My Doctor Said That I Might Get Ovarian Hyperstimulation Syndrome. What Is Ovarian Hyperstimulation Syndrome, and What Can I Do to Prevent It?
Ovarian hyperstimulation syndrome (OHSS) is a complication associated with the use of fertility drugs. As the ovarian follicles grow, they secrete a wide range of substances, the most important of which is estrogen. Estrogen causes the lining of the uterus to thicken, enabling the embryo to implant there after ovulation and embryo transfer. Estrogen levels usually directly correlate with the number of growing follicles.
After a woman receives an HCG injection, her follicles eventually collapse, releasing the eggs within; the follicles may also be aspirated with a needle to harvest the eggs for IVF.Within a few days, the fluid within the follicles is restored. Each follicle is now called a corpus luteum (Latin for “yellow body”), referring to the fact that it contains large stores of cholesterol used to produce the steroid hormones estrogen and progesterone. In addition, the follicle begins to produce a host of other growth factors—including vascular endothelial growth factor (VEGF), a protein that is likely responsible for the emergence of OHSS.
Mild OHSS results in enlarged, tender ovaries but usually only minimal free fluid in the abdominal cavity. By contrast, moderate and severe forms of OHSS are associated with fluid accumulation in the abdominal cavity or sometimes even in the pleural cavity surrounding the lungs. In its severe form, OHSS can result in nausea, vomiting, shortness of breath, and dehydration. As the fluid builds up in the abdomen, the woman becomes increasingly uncomfortable, and diminished blood flow to the kidneys may lead to decreased urine production. This situation can spiral downward rapidly, and complications of blood clot formation and kidney damage can occur if OHSS is left untreated.
Patients with severe OHSS are best managed in the hospital, where they can receive intravenous resuscitation and the fluid can be removed via paracentesis. Occasionally, the fluid around the lungs may need to be removed if the woman is suffering from respiratory difficulties. However, most of the respiratory complaints associated with OHSS result from the inability of the diaphragm to move appropriately given the marked amount of fluid present within the abdomen. Some clinics manage OHSS by periodically draining the fluid accumulating in the abdomen using a transvaginal aspiration technique similar to an egg collection. Patients usually experience prompt relief, although repeat procedures may be needed if the fluid reaccumulates over the following days.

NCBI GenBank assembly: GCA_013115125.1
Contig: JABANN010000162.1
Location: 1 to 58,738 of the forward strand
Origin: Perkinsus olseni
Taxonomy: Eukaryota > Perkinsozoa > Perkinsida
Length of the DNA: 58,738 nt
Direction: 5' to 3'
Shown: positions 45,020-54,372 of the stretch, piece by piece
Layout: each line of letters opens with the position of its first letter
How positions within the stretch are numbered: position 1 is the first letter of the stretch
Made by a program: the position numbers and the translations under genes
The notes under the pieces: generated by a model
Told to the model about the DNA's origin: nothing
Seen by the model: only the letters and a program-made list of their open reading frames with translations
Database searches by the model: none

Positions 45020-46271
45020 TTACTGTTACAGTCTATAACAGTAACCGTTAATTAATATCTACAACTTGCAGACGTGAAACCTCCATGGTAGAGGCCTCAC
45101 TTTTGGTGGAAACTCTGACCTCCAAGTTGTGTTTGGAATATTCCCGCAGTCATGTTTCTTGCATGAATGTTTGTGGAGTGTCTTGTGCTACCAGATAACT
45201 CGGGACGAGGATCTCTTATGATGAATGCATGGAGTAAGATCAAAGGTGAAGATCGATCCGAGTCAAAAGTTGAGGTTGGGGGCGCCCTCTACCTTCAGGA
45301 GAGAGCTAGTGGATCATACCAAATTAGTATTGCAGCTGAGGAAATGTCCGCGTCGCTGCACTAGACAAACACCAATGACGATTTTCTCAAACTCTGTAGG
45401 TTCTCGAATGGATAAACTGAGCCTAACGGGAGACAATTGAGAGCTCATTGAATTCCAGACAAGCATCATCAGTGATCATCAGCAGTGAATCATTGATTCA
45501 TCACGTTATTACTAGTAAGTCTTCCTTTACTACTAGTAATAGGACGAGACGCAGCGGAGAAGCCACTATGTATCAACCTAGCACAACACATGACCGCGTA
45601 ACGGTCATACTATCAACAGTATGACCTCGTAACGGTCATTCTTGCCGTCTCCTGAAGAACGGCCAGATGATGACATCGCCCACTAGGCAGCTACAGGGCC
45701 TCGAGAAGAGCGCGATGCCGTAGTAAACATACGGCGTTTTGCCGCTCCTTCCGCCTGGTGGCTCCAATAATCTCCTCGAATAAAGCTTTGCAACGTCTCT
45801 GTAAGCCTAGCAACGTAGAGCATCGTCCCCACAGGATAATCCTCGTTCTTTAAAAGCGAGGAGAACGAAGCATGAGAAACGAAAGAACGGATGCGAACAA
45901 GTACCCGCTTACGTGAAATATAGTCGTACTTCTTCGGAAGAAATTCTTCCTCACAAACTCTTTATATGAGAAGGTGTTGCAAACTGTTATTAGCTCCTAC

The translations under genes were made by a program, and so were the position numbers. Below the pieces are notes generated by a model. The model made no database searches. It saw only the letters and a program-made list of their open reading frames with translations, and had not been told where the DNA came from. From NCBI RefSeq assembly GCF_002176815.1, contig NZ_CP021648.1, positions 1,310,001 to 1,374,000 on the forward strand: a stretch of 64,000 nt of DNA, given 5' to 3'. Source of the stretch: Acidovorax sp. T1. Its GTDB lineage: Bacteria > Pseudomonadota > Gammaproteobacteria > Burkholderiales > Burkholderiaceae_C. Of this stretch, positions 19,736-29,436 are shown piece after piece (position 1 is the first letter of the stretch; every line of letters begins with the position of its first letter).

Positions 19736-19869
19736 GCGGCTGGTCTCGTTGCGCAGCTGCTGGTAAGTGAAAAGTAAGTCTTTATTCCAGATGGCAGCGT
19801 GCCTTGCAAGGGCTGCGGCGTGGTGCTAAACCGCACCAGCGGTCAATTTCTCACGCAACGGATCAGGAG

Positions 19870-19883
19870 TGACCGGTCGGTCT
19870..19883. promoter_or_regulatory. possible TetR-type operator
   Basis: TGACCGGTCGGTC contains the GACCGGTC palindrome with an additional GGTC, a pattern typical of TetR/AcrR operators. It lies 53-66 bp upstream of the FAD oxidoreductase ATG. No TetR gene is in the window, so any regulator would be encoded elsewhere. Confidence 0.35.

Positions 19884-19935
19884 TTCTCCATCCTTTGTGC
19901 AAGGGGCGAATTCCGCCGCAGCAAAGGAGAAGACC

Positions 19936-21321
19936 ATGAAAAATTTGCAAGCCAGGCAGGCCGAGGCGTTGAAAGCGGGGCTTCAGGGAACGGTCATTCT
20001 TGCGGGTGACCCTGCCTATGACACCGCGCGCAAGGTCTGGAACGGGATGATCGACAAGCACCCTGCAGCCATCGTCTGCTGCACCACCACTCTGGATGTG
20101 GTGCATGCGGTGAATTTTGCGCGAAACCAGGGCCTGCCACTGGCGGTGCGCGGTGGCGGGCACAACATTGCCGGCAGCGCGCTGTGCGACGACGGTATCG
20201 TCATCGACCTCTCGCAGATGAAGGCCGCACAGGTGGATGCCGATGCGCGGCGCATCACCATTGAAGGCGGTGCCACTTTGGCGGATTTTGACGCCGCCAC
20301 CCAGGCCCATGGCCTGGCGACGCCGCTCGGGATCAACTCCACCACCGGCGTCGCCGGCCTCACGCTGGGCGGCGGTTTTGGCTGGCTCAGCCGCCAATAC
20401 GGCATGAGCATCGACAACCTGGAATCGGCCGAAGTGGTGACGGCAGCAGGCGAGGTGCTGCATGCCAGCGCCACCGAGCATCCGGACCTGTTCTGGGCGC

Prevention of OHSS is always the best strategy. OHSS can best be avoided by judicious use of fertility medications, which is why most physicians individualize gonadotropin doses based on the patient’s history, the appearance of her ovaries on ultrasound, and her previous response (if any) to fertility medications. Patients older than age 35 in whom fewer than 12 eggs are retrieved rarely develop significant hyperstimulation. In contrast, patients with polycystic ovarian syndrome are at the highest risk for developing OHSS. Other high-risk patients include women who have many small and medium-size follicles associated with high estrogen levels at the time of HCG administration. However, not all patients who fall into this category will develop OHSS, and some women who might not otherwise seem to be at risk for it will, in fact, go on to develop the syndrome. This randomness of OHSS makes the decision-making process somewhat problematic when trying to prevent this complication.
A woman who exhibits an excessive response to fertility medications associated with a large number of follicles and a high estrogen level should be counseled regarding OHSS prevention strategies. The first option is to withhold the HCG trigger shot, cancel the cycle, and avoid any attempt at pregnancy. Alternatively, a reduced amount of HCG (5,000 units) can be given, followed by follicle aspiration, egg fertilization, and freezing of the embryos with no fresh transfer in that cycle. In such cases, the severe form of hyperstimulation is rarely encountered. In our practice, we have experienced outstanding pregnancy rates during subsequent FET cycles in these patients. Even if no transfer is performed, the woman may still require a brief hospitalization or drainage of abdominal fluid. Ultimately, it is the HCG trigger shot or the HCG produced by a successful pregnancy cycle that induces the ovarian production of VEGF and the other substances that are the cause of OHSS.
In patients who are stimulated without GnRH agonists (Lupron), an alternative method to reduce the risk of hyperstimulation is to use Lupron itself as a trigger rather than HCG. Given that the majority of women undergoing IVF are already taking Lupron, however, this strategy would apply to only a small percentage of the patients pursuing infertility treatment. Furthermore, this strategy would simply eliminate the initial symptoms of OHSS associated with the HCG trigger shot; if pregnancy subsequently occurred, the patient would still be at risk for the OHSS associated with a successful cycle.
OHSS is an unpleasant experience for patients, but fortunately the incidence of severe OHSS is low (only 1% to 2%) and the vast majority of patients recover quickly with no long-term problems. In cases where OHSS is associated with pregnancy, this problem can last 2 to 3 weeks and may require several procedures to drain excess fluid. In addition, because of the dehydration associated with severe OHSS, pregnant patients with this syndrome are at risk for the formation of blood clots in the leg or lung. To prevent this complication, most hospitalized patients receive prophylactic daily doses of a blood thinner (heparin).